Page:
If you are a true Karachiite, you’ll know about a Botal gali. I was a frequent visitor of the street, for as a child I suffered from a nursemaid’s elbow and any tug or play of my arm would result in the dislocation of the radius (elbow joint). Each time I got the rag doll arm Abbo took me to Botal gali to the humble home of the gentle pehlwan (wrestler), a pro at gently nudging my elbow back in position. The pehlwan massaged a red pasty balm onto my arm, wrapped it in big green leaves and further covered it in muslin bandage. It was the 70s; Karachi was laid back and fabulous, the weekends were on Thursdays and there I was at Botal gali, a happy little wounded warrior. Being in the area, Abbo would often head on over afterwards to Sabri Nihari near Aram Bagh. And that is where I was first introduced to the majestic Nihari.
Nihari has a flavourful depth so deliberate that one can almost taste the unhurried and intentional consideration gone into putting the ingredients together. Therefore, the claim that Nihari is a derivation from the study of Hikmat(Eastern herbal medicine) comes as no surprise, not only was its consumption preventive against sinus, the common cold and the onset of fever in the winters of Delhi and Lucknow, it also gained popularity as a food that kept one warm during dropping temperatures.
The extravagant Nihari was initially served as breakfast to the rich Muslim Nawabs of pre-partition India, but the high classes soon realised that this rich thick curry, laden with tender chunks of veal and beef, slow cooked to perfection in the bone stock of shank meat had to be worked off once eaten, and who better to work it off but the labourers who were busy building India; onehaweli, mahal, sadrak and railway station at a time.
The word Nihari comes from the Arabic word Nahar which morning, thus the very name Nihari implies it is to be consumed early in the morning. Nihari is rumoured to have taken birth either in the back alleys of the Jamia Masjid in Delhi, where the Dehliwallas hail from, or as most Lucknawi loyalist believe in the kitchens of the Nawabs of Awadh, in the latter part of the 18th century at the decline of the Mughal Empire.
Legend suggests that the Empire and the ‘powers that be’ realised that this rich slow-cooked beef delicacy was the reason the Nawabs of Lucknow would take an indulgent nap between Fajr (morning) and Zohr (early afternoon) prayers. They ate Nihari for breakfast, especially in the winters and just slept it off. And, since the rich have been known to come up with innovative ways to work the poor, they decided to feed this delicacy to the labour class at construction sites as regular breakfast in lieu of ujrat (earned daily wages), the otherwise precious earnings after a hard days work. The high protein meat allowed for a progressively slow increase in blood sugar and therefore resulted in decreased cravings through the day. This practice continues to date; the labourer still eats Nihari early in the morning to sustain him through the day, and the wealthy for a weekend breakfast or as an indulgent dinner.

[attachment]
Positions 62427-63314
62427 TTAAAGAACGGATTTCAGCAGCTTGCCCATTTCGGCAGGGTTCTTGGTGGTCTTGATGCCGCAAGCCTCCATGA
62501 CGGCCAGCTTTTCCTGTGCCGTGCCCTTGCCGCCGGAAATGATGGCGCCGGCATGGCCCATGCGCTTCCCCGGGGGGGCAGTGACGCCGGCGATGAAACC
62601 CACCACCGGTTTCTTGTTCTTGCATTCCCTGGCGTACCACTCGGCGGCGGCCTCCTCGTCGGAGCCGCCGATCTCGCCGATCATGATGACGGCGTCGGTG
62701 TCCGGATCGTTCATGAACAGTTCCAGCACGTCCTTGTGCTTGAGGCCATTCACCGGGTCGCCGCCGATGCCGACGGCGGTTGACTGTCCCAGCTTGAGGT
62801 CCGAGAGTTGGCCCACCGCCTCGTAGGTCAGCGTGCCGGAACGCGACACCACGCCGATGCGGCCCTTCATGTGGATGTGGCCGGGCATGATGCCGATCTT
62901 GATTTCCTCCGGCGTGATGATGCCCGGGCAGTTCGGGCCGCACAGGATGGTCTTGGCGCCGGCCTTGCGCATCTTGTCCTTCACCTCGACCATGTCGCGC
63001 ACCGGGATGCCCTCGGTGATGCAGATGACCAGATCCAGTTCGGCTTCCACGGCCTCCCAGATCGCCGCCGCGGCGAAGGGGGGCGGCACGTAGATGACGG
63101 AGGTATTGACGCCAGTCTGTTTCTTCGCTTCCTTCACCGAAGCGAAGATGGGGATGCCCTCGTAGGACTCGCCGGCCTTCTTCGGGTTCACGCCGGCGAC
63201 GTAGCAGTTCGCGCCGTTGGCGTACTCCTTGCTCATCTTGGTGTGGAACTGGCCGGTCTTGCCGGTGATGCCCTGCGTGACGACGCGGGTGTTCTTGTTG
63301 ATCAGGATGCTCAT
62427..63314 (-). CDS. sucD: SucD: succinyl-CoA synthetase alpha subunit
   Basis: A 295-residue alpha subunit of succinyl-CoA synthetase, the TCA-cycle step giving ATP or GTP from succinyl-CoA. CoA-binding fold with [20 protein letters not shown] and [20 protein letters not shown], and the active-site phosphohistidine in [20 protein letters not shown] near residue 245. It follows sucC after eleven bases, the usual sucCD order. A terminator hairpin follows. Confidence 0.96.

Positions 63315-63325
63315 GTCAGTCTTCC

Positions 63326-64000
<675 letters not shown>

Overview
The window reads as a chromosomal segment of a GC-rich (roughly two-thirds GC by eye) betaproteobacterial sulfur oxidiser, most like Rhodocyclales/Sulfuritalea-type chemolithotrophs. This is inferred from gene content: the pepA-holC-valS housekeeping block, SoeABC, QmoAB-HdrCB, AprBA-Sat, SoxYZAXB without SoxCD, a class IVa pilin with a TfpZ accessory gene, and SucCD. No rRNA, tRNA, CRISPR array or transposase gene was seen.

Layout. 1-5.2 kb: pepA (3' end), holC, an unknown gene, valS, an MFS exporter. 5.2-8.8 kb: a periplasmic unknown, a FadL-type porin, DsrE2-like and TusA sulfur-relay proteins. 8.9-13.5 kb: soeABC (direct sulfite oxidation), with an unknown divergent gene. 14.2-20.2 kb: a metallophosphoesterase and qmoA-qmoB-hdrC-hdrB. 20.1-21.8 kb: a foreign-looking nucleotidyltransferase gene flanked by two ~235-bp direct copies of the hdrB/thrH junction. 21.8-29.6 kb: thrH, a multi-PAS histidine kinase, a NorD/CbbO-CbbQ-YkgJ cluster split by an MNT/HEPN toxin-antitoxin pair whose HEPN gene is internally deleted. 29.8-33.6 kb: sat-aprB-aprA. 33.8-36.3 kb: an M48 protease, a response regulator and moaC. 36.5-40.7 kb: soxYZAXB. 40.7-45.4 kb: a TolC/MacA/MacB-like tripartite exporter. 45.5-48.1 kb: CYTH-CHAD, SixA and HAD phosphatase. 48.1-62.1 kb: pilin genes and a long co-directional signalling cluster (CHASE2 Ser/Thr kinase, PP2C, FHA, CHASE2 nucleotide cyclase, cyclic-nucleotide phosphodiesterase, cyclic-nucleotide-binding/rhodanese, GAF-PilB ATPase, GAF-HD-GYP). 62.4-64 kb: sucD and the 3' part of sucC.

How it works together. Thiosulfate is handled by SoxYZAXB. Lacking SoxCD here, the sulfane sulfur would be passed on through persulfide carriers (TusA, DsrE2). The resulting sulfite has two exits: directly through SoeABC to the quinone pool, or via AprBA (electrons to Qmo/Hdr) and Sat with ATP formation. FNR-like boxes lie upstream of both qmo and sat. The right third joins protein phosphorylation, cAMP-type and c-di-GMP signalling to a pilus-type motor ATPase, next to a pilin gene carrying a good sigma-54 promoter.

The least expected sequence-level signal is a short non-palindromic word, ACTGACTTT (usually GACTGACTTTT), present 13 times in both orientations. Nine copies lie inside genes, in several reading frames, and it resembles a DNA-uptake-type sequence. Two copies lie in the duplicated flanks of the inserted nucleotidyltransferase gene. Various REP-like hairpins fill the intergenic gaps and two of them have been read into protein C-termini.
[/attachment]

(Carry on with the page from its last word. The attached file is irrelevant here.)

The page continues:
Historically, Nihari was cooked through the night for six to eight hours, and was ready to be served at sunrise. It was most delectable when cooked with veal or beef shank, though now mutton and chicken Nihari is popular too. Another variation in Nihari is the extra kick of magaz (brain) and nail (marrow) this is a special edition of Nihari. Real foodies consider it sacrilege to have Nihari sans the spare parts.
The method to cook Nihari has survived and remains somewhat similar to the early days. At the time, the lid of the daigh (large rounded pot) was sealed shut with lai (flour glue) to maintain maximum heat and steam for slow cooking. The meat was braised and then left to simmer in the aromatic and delightfully spicy essence of masalas. Gently, the meat soaked the flavour of the masalas as the masalas infused the heartiness of the meat; it was almost like one seducing the other ... to create magic.
A story that caught my fancy is one that my husband tells frequently. He visited Delhi in the 80s and made a trip to the old city of Delhi behind Jamia Masjid where the Nihariwallas cook, sell and tell Nihari stories with a passion. My husband’s cousin, who hails from Delhi took him to the oldest Nihariwalla in the city, on cue a behra arrived and while serving the Nihari special chatted away, claiming that they were all about to taste history! He explained that it was tradition that every day a small bowl of Nihari was saved to be poured into a fresh daigh of Nihari the next morning. He claimed, as did the head cashier, that the tradition had continued for time immemorial. I do not know the name of the restaurant or the authenticity of the story but to food romantics; the narrative carries tremendous historical splendour.
It was only natural then that I would undertake this herculean challenge. At first, I turned to my momani (maternal aunt) for her Nihari recipe only to discover that what we had been praising was actually prepackaged masala Nihari. The next stop was my lovely neighbourhood friend who makes fabulous homemade Nihari but brews it for two and a half days, that was too time consuming! So the intervention felt pretty divine when I stumbled upon Shazli Aunty’s Nihari recipe in a handwritten recipe book she had presented to me as my wedding present. Here it is, from my kitchen to yours.